A new medical imaging method being developed at Rutgers University could help physicians detect cancer and other diseases earlier than before, speeding treatment and reducing the need for invasive, time-consuming biopsies.
The potentially lifesaving technique uses nanotechnology to reveal small cancerous tumors and cardiovascular lesions deep inside the body. It is showing promise in early tests by Rutgers researchers in the schools of engineering and pharmacy.
The Rutgers scientists, who published initial results of their work in the July issue of the journal Nature Communications, were recently awarded a $2.2 million grant from the National Institute of Biomedical Imaging and Bioengineering, part of the National Institutes of Health, to advance their research.
“Our new mode of fluorescent imaging aims not only to reveal diseases earlier, but also to learn more about the diseases before performing surgery,” said Prabhas Moghe, the lead researcher on the project and distinguished professor of biomedical engineering and chemical and biochemical engineering. “I like to think of it as an optical biopsy.”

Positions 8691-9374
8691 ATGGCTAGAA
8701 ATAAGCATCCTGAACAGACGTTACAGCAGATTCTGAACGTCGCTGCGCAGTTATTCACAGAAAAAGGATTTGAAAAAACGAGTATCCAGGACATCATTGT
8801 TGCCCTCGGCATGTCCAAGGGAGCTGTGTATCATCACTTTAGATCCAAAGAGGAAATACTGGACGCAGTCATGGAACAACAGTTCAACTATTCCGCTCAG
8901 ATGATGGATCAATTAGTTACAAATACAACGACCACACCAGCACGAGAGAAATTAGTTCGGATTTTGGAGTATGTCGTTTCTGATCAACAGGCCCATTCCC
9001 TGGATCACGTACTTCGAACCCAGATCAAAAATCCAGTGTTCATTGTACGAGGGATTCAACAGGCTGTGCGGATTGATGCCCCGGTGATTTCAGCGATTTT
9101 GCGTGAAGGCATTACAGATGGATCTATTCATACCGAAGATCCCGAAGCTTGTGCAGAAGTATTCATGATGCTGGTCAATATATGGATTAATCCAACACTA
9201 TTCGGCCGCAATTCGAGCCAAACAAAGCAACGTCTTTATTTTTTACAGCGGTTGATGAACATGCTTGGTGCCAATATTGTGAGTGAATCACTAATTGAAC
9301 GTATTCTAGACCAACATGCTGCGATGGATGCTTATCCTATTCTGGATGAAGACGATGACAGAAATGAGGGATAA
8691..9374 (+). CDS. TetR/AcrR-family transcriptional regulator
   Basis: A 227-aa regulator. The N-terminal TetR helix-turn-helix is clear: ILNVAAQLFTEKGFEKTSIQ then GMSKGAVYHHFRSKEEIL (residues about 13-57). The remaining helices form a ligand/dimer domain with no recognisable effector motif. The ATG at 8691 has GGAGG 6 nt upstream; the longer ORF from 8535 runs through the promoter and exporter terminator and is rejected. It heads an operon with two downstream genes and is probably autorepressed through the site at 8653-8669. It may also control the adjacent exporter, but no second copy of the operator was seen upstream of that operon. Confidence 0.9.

“This technique could eventually be used to accurately determine whether a newly detected cancer has spread to nearby lymph nodes, which should help a surgeon deal with the full extent of disease during a single surgery,” said Shridar Ganesan, associate director for Translational Science at Rutgers Cancer Institute of New Jersey and clinical advisor for the project. Currently a surgeon who can’t tell how far a cancer has spread may do lymph node biopsies and wait a day for results and then perform a second surgery if needed, with its attendant trauma, risks and costs.